Mary Sings the Praises of God's Mercy

Author: Pope John Paul II


Pope John Paul II

In the ‘Magnificat’, the Blessed Virgin proclaims the greatness of God who called her, his humble handmaid, to be the Mother of his Incarnate Son

At the General Audience of Wednesday, 6 November, the Holy Father returned to his catechesis on the Virgin Mary with a reflection on her song known as the Magnificat. "With her wise reading of history, Mary leads us to discover the criteria of God's mysterious action. Overturning the judgements of the world, he comes to the aid of the poor and lowly", the Pope said, pointing out that it is humility of heart which the Lord finds especially attractive. Here is a translation of the Holy Father's catechesis, which was the 35th in the series on the Blessed Virgin and was given in Italian.

1. Inspired by the Old Testament tradition, with the song of the Magnificat Mary celebrates the marvels God worked in her. This song is the Virgin's response to the mystery of the Annunciation: the angel had invited her to rejoice and Mary now expresses the exultation of her spirit in God her Saviour. Her joy flows from the personal experience of God's looking with kindness upon her, a poor creature with no historical influence.

The word Magnificat,the Latin version of a Greek word with the same meaning, celebrates the greatness of God, who reveals his omnipotence through the angel's message, surpassing the expectations and hopes of the people of the Covenant, and even the noblest aspirations of the human soul.

He who is mighty has done great things for me

In the presence of the powerful and merciful Lord, Mary expresses her own sense of lowliness: "My soul magnifies the Lord and my spirit rejoices in God my Saviour, for he has regarded the low estate of his handmaiden" (Lk 1:47-48). The Greek word "tapeínosis" is probably borrowed from the song of Hannah, Samuel's mother. It calls attention to the "humiliation" and "misery" of a barren woman (cf. 1 Sam 1: 11), who confides her pain to the Lord. With a similar expression, Mary makes known her situation of poverty and her awareness of being little before God, who by a free decision looked upon her, a humble girl from Nazareth and called her to become the Mother of the Messiah.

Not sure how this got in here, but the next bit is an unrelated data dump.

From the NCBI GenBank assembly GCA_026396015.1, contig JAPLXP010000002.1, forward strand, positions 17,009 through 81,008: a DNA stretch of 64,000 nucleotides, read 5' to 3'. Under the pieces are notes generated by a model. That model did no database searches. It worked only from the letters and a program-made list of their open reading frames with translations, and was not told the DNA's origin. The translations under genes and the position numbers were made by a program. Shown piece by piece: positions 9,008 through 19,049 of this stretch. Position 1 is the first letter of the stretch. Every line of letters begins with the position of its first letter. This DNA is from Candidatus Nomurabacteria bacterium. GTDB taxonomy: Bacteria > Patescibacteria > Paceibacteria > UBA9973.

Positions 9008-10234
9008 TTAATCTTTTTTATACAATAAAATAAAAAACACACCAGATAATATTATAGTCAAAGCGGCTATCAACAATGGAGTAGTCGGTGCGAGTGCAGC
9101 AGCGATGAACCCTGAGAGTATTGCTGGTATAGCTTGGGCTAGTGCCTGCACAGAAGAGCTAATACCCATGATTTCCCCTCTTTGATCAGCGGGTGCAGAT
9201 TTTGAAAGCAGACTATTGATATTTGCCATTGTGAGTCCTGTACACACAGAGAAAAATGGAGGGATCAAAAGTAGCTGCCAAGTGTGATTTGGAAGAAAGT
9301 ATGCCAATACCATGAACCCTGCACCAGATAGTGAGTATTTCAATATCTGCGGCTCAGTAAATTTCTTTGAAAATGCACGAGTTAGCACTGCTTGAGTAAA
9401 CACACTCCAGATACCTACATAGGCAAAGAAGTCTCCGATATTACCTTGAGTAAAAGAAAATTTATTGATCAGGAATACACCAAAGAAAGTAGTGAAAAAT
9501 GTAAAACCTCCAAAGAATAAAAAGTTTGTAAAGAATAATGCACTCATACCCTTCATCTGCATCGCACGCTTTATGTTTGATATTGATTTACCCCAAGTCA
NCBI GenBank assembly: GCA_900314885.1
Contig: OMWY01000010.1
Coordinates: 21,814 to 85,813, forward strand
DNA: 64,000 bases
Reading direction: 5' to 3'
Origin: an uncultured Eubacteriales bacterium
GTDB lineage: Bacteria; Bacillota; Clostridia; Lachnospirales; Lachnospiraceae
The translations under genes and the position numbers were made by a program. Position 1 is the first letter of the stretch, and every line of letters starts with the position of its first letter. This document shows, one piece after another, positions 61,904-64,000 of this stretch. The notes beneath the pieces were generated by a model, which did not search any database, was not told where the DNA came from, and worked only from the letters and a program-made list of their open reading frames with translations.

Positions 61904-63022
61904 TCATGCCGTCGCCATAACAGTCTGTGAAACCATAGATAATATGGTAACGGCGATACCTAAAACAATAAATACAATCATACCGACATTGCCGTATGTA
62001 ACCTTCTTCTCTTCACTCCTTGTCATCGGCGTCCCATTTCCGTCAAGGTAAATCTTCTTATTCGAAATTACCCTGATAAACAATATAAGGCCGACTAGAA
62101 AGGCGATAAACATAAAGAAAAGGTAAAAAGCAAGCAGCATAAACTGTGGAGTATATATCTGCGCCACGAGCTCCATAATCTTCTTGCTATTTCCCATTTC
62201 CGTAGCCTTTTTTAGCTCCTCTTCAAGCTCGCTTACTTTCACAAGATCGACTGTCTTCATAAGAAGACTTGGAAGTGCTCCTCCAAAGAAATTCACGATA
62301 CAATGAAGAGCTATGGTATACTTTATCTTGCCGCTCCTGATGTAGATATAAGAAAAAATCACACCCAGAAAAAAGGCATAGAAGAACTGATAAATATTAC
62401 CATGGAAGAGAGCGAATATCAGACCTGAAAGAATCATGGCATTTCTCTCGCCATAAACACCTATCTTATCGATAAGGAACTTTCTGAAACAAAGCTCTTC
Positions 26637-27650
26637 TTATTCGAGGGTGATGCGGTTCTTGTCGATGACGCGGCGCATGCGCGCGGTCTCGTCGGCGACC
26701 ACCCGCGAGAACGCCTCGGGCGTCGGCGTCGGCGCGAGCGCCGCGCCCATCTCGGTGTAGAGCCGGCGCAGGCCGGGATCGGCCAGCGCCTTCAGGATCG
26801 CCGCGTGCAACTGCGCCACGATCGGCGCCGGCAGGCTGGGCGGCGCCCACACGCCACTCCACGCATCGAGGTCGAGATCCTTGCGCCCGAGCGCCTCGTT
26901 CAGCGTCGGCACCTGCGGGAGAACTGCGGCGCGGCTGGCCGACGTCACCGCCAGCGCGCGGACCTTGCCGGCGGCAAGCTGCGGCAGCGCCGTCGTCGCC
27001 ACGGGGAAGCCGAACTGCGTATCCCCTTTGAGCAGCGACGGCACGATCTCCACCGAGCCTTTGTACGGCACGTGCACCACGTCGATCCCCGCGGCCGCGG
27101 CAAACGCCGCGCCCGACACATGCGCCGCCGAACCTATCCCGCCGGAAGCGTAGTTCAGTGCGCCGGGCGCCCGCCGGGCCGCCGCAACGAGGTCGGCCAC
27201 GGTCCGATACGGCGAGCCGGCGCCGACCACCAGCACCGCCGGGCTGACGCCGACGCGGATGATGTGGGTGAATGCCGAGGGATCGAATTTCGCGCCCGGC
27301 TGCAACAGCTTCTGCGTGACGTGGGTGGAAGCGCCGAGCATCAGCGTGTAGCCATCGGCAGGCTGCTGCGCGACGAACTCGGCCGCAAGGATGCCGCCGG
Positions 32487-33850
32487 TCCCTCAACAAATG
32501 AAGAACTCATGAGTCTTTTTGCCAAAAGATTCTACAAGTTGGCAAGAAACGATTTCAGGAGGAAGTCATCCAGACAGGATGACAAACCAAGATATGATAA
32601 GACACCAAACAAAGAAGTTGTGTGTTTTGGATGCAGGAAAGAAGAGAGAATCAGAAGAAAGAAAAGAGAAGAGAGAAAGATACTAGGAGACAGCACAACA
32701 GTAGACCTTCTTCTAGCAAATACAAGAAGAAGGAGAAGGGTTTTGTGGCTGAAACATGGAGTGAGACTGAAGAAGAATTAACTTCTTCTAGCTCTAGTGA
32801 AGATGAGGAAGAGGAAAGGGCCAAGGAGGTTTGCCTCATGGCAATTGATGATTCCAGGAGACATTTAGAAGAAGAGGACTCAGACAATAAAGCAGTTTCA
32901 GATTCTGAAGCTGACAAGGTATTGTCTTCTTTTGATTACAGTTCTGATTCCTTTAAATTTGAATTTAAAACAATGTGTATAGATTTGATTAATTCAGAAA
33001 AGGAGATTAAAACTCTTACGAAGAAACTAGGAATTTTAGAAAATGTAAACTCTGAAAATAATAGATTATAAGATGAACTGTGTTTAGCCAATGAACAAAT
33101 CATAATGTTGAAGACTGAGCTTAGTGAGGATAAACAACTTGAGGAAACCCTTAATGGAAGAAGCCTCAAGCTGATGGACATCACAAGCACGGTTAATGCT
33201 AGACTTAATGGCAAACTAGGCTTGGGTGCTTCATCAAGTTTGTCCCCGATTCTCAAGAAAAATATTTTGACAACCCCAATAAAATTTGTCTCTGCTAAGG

2. The words "henceforth all generations will call me blessed" (Lk 1:48) arise from the fact that Elizabeth was the first to proclaim Mary "blessed" (Lk 1:45). Not without daring, the song predicts that this same proclamation will be extended and increased with relentless momentum, At the same time, it testifies to the special veneration for the Mother of Jesus which has been present in the Christian community from the very first century. The Magnificat isthe first fruit of the various forms of devotion, passed on from one generation to the next, in which the Church has expressed her love for the Virgin of Nazareth.

3. "For he who is mighty has done great things for me and holy is his name, And his mercy is on those who fear him from generation to generation" (Lk 1:49-50).

What are the "great things" that the Almighty accomplished in Mary? The expression recurs in the Old Testament to indicate the deliverance of the people of Israel from Egypt or Babylon. In the Magnificat,it refers to the mysterious event of Jesus' virginal conception, which occurred in Nazareth after the angel's announcement.

In the Magnificat,a truly theological song because it reveals the experience Mary had of God's looking upon her, God is not only the Almighty to whom nothing is impossible, as Gabriel had declared (cf. Lk 1:37), but also the Merciful, capable of tenderness and fidelity towards every human being.

4. "He has shown strength with his arm, he has scattered the proud in the imagination of their hearts, he has put down the mighty from their thrones, and exalted those of low degree; he has filled the hungry with good things, and the rich he has sent empty away" (Lk 1: 51-53).

With her wise reading of history, Mary leads us to discover the criteria of God's mysterious action. Overturning the judgements of the world, he comes to the aid of the poor and lowly, to the detriment of the rich and powerful, and in a surprising way he fills with good things the humble who entrust their lives to him (cf. Redemptoris Mater, n. 37).

While these words of the song show us Mary as a concrete and sublime model, they give us to understand that it is especially humility of heart which attracts God's kindness.

God fulfils his promises in Mary with abundant generosity

5. Lastly, the song exalts the fulfilment of God's promises and his fidelity to the chosen people: "He has helped his servant Israel, in remembrance of his mercy, as he spoke to our fathers, to Abraham and to his posterity for ever" (Lk 1:54-55).

Filled with divine gifts, Mary does not limit her vision to her own personal case, but realizes how these gifts show forth God's mercy towards all his people. In her, God fulfils his promises with a superabundance of fidelity and generosity.

Inspired by the Old Testament and by the spirituality of the daughter of Zion, the Magnificat surpasses the prophetic texts on which it is based, revealing in her who is "full of grace" the beginning of a divine intervention which far exceeds Israel's messianic hopes: the holy mystery of the Incarnation of the Word.  

Taken from:
L'Osservatore Romano
Weekly Edition in English
13 November 1996, page 11

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